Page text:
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Sticks and stones: the association between weight discrimination and mental and physical well-being

Meadows, Angela (2014) Sticks and stones: the association between weight discrimination and mental and physical well-being. In: University of Birmingham Graduate School Research Poster Conference 2014, 10th June 2014, University of Birmingham. (Unpublished)

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Obese individuals face increasing levels of prejudice and discrimination. In addition, some individuals internalise society’s anti-fat attitudes and stereotypes. Both internalised and societal stigmas have been associated with poorer health outcomes, independent of BMI.

In this online study, 379 overweight or obese adults (88% female, average age 37.6 years, average BMI 36.8) from social media sites related to health, fitness, weight-loss, and plus-size fashion completed online questionnaires about stigma and health outcomes.

Nasty comments from family, friends, co-workers or total strangers were the most common form of stigma, but over 80% had received inappropriate comments from doctors, and over one in four had experienced weight-based discrimination in an employment setting. More than one in ten had been physically attacked because of their weight, some more than once. Women experienced significantly more stigma than men, even after controlling for BMI. Both experienced and internalised stigma were associated with more disordered eating behaviours, poorer self-esteem, worse body image, and a greater restriction on public activities such as exercising: however, the effects of internalisation appear to be even greater than those of actual stigma experiences.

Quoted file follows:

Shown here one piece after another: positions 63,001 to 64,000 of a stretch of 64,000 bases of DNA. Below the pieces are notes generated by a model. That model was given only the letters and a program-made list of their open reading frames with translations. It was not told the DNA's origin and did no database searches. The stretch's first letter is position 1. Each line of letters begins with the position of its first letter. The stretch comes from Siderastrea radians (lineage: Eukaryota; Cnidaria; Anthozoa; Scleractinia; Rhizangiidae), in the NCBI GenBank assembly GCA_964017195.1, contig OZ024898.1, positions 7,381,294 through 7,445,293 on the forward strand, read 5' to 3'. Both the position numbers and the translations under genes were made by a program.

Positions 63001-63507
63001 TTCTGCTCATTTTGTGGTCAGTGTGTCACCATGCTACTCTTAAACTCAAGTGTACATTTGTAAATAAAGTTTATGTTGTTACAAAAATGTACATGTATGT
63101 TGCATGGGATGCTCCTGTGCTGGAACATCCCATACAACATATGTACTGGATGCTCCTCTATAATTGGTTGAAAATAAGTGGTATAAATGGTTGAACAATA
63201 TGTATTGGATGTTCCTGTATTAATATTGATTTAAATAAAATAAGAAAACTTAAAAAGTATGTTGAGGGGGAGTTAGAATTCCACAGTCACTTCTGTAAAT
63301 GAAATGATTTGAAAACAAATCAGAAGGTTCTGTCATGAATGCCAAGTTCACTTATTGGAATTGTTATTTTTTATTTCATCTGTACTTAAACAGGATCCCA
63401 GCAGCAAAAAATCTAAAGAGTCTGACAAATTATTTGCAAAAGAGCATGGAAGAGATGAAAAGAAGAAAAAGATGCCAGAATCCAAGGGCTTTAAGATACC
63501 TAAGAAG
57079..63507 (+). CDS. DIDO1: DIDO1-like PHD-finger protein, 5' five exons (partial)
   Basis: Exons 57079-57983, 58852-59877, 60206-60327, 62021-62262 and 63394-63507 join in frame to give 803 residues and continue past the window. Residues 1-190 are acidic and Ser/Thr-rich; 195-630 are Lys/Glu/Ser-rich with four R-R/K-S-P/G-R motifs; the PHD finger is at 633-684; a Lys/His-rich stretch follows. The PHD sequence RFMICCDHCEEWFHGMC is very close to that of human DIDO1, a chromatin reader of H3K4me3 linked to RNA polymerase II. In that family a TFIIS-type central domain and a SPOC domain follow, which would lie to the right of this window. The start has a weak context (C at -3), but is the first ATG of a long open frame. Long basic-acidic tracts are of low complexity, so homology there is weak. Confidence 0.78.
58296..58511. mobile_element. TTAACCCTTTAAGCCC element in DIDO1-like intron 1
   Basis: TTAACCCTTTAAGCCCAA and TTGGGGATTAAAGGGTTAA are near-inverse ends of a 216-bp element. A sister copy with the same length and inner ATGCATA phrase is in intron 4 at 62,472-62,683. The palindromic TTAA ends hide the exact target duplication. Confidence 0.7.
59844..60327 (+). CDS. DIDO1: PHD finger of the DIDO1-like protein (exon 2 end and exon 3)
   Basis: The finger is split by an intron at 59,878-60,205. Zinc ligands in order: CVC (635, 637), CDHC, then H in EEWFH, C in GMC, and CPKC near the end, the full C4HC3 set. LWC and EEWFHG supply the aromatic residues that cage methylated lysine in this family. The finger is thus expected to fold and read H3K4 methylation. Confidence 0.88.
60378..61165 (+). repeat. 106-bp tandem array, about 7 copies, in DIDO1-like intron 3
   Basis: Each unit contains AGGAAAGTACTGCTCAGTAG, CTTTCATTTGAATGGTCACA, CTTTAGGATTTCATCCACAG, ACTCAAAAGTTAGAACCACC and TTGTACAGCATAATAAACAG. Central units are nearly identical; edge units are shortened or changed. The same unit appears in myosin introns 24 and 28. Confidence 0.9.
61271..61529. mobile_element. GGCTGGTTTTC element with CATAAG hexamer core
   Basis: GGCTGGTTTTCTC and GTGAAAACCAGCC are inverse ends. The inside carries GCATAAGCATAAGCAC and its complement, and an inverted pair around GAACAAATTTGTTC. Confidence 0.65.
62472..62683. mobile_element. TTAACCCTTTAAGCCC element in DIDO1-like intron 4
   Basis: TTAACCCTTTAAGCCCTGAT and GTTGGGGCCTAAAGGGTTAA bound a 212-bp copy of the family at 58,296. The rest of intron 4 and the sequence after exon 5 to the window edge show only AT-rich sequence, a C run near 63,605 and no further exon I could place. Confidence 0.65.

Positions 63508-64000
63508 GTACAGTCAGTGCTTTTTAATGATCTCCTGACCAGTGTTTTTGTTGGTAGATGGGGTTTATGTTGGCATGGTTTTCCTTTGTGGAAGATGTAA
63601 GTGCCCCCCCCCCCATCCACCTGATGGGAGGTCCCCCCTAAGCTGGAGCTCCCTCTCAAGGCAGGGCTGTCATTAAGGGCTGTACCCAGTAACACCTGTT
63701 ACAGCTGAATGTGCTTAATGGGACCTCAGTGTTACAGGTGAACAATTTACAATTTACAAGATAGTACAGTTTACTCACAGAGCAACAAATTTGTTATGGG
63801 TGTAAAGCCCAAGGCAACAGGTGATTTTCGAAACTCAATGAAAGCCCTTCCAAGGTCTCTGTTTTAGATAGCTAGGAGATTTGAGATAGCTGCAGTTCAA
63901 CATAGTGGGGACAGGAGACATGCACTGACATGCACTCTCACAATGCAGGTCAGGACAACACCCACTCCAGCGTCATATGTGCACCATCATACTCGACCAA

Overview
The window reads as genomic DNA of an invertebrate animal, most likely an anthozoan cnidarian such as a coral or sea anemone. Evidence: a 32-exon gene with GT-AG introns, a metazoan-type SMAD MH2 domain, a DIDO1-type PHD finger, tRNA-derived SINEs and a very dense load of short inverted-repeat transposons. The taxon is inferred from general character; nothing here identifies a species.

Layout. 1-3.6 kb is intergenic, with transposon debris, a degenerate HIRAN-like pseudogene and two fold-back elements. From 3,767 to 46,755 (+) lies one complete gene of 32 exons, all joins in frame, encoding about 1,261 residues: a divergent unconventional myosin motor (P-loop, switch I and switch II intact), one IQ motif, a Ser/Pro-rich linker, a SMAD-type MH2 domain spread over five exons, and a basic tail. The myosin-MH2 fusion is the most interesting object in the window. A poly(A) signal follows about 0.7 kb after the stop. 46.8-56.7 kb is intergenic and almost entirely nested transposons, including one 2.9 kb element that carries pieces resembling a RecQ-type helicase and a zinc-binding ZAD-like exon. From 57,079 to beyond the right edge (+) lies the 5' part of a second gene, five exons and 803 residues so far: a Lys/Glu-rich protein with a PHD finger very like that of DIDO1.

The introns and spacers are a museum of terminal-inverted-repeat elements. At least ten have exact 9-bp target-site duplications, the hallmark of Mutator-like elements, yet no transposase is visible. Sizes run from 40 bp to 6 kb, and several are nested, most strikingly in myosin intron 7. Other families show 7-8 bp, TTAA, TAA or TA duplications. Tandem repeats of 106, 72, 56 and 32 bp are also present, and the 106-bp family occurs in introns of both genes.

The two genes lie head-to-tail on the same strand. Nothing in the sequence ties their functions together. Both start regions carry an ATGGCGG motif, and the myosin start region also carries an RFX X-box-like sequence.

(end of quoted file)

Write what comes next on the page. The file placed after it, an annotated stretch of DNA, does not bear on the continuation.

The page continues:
Focusing future interventions on reducing internalisation of ubiquitous anti-fat messages may improve health outcomes in overweight individuals.

Type of Work:Conference or Workshop Item (Poster)
School/Faculty:Colleges (2008 onwards) > College of Life & Environmental Sciences
Department:School of Psychology
Additional Information:

Research Supervisor: Suzanne Higgs

Date:June 2014
Series/Collection Name:Prizewinners from the Graduate School Research Poster Conference 2014
Subjects:B Philosophy. Psychology. Religion > BF Psychology
H Social Sciences > HQ The family. Marriage. Woman
Q Science > QP Physiology
Related URLs:
Copyright Status:This poster is copyright of the author and/or third parties. The intellectual property rights in respect of this work are as defined by The Copyright Designs and Patents Act 1988 or as modified by any successor legislation. Any use made of information contained in this poster must be in accordance with that legislation and must be properly acknowledged.
Copyright Holders:The Author
ID Code:1910

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